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Wikitravel talk:Naming conventions

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Previous discussions have been moved to Wikitravel_talk:Article naming conventions/Archive.

Accented characters discussion → Wikitravel talk:Article naming conventions/Accented characters

Official names discussion → Wikitravel talk:Article naming conventions/official names



Restaurant naming discussion moved to Wikitravel talk:Foreign-language_names#Establishment names.

Prefecture, provinces and other regional units[edit]

Most countries are administratively divided up into states, provinces, prefectures and such things. Should the naming convention for these be "X", "X province", "X (province)" or what? In eg. Thailand and Japan, it's very common to name the province after its biggest city, leading to a bit of a namespace conflict if only "X" is used...

My personal preference would be cities into "X" and province into "X province"; this allows at least reasonably sane linking, whereas "X (province)" can't be linked to in text without ugliness like [[X (province)|X province]]. Jpatokal 09:32, 22 Aug 2004 (EDT)

We haven't really had a big problem with this so far. Kansas, Northumbria, Bavaria, etc. all work out pretty well without an extra name at the end.
So, I don't think we need a special rule for it. If the province or prefecture is more often called "X province" than "X", then just use "X province" as the name. Some examples: County Donegal, Orange Free State.
If not, then use "X (city)" and "X (province)" (this is the first rule for disambiguation). If one or the other is sufficiently better known that the disambiguators are strange, use "X" for that one, and "X (disambiguator)" for the other.
Yes, writing disambiguators is a pain. There's not an easy way to get around it when there are two places with the same name, though. --Evan 14:25, 22 Aug 2004 (EDT)
Wikimedia automaticaly converts a space in title to "_" (ie,underscore) why not it also convert other charactres like ().'- to a single underscore. This will allow [[X (province)]] and [[X province]] link to same place. Also [[Sault Ste. Marie (Ontario)|]] will be same as [[Sault Ste Marie (Ontario)|]]. Also URL will look better than and which is also easy to read out to somebody ~Bijee
I fail to see why URL's should be rendered in a readily human readable form. I do not see the issue as being a MediaWiki problem. URL's tell computers where to locate resources, such as web pages. The only reason underscore and %numbers are used by MediaWiki is because a URL cannot contain a space or special characters like ().' The fact that humans can read URL's is a side effect of the people who wrote the internet standards thinking it would be good if humans could write down and type URL's. While I agree that having nice names for URL's is a tidy way to go, it does not reflect the reality. Technically [[X (province)]] and [[X province]] are different pages so need to have different URL's. Similarly [[Sault Ste. Marie (Ontario)|]] and [[Sault Ste Marie (Ontario)|]] are different because of the period, so should have different URL's. The reason for having naming conventions is so that everyone calls places by the same name and we do not have variations in spellings in the first place. - Huttite 07:02, 21 Oct 2004 (EDT)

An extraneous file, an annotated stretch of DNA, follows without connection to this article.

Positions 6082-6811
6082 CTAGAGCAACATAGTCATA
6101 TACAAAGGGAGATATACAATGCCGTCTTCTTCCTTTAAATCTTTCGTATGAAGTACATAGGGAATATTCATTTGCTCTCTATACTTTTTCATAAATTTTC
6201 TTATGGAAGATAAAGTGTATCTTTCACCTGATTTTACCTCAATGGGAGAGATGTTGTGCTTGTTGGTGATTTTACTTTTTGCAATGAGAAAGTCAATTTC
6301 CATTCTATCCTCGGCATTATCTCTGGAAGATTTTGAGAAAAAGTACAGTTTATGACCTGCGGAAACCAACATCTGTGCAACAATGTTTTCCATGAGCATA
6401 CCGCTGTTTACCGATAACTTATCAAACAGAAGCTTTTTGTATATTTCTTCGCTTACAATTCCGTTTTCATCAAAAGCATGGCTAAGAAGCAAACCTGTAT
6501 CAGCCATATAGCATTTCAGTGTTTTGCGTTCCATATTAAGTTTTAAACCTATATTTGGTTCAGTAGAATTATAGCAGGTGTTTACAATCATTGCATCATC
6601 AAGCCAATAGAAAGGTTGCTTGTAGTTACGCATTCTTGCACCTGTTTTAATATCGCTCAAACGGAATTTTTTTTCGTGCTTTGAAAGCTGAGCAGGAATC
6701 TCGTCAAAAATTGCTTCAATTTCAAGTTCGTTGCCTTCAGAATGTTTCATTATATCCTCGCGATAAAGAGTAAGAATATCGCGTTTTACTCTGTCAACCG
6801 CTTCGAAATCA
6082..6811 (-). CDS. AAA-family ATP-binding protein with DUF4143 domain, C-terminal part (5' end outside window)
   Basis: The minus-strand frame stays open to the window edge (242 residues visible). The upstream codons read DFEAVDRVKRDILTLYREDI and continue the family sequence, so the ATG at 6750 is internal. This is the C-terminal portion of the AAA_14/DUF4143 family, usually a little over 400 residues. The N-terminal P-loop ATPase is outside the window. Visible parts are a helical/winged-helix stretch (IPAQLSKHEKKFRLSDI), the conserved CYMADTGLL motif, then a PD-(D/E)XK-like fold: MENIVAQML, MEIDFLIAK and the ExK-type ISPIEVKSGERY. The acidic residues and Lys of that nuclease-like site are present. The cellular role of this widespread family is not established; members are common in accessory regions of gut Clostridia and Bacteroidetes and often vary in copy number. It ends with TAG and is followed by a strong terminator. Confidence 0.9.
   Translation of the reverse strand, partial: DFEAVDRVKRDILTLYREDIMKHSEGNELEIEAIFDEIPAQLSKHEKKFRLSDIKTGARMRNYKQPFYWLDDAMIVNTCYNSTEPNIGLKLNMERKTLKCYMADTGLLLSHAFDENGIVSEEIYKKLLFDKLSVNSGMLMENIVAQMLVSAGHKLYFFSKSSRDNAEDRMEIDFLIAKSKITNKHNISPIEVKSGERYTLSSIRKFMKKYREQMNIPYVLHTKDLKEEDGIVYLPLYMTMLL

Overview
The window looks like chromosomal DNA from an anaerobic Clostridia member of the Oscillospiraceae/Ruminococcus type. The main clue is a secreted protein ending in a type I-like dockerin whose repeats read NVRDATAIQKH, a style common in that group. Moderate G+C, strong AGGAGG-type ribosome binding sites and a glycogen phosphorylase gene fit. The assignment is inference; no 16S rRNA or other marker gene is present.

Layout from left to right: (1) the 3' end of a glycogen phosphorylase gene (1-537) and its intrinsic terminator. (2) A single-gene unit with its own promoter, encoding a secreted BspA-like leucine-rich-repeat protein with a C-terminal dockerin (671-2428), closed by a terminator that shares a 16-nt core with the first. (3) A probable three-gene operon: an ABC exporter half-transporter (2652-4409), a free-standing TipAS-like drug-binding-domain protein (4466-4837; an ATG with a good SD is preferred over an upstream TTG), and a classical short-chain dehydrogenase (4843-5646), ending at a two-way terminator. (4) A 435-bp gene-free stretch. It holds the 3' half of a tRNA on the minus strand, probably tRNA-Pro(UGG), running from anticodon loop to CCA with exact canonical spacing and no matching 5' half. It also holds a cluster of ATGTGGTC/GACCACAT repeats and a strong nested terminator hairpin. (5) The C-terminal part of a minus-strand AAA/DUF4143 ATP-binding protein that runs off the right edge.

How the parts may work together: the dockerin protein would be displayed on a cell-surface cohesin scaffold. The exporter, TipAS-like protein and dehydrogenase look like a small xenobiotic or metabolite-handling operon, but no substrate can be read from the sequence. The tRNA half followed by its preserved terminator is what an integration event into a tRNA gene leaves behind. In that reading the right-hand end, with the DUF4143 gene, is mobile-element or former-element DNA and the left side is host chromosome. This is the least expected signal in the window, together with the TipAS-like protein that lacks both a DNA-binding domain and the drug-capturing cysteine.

Forget technicalities, I think Bijee's making some very good points here. I agree that the "X (province)" style is very clumsy and it would save a lot of redirects if "X province" would automatically resolve to the right page. Same with periods in place names. Jpatokal 09:34, 21 Oct 2004 (EDT)

Thanks Huttite, but please understand (sorry some technicalities) The fact that humans can read URL and HTML is NOT an accidental side effect it was the sole purpose of URL and HTML. I wonder know people remember those times, that is before URL there was better links facilities like OLE links in MS-Windows and other links facilities in other OS and DB Management Systems, pointers in programming languages etc. none were human readble, but much efficient for computer than URL. And for creating documents there was RTF format and other document formats far matured than HTML. Reason why founders of WWW choose/invented URL and HTML is to improve readability of the source text. But sadly tools like MS-Frontpage, DreamWeaver, MS-Office HTML Editor etc. start adding the fancy features and now web developers make a mess with HTML. Wikimedia site and wikitag are a big relief from those sh***. So I was only suggesting to improve URL in that way. I dont believe there is a chance of existence of two different palace one with name "X (province)" and other with "X province". If there is then we could always do "X (country)" for one of them. Please understand I am not asking to change title, I only want other to ask developers to modify software which generate nice URLs. Bijee 13:24, 21 Oct 2004 (EDT)

Georgia (state)| to Georgia (state)|Georgia[edit]

One of the advantage of writing in with wiki tag is, it is easy to read the source text. We could write [[Georgia (state)|]] to achieve [[Georgia (state)|Georgia]] which will be shown as Georgia. This saves typing, but sadly the wikimedia software automatically corrects [[Georgia (state)|]] to [[Georgia (state)|Georgia]] and this makes source less readable. It would have been better if we could turn off this automatic conversion of source text, but hide display of (state) automatically. ~Bijee

The correction is really a deliberate shorthand to save typing. The reason the MediaWiki software converts [[Georgia (state)|]] into [[Georgia (state)|Georgia]] is because the parentheses were used to enclose the disambiguation term for two or more pages that would otherwise have identical names. All wiki links have the form [[Page name|article text]] except when Page name is the same as article text, when [[Page name]] or [[page name]] is sufficient. -- Huttite 07:13, 21 Oct 2004 (EDT)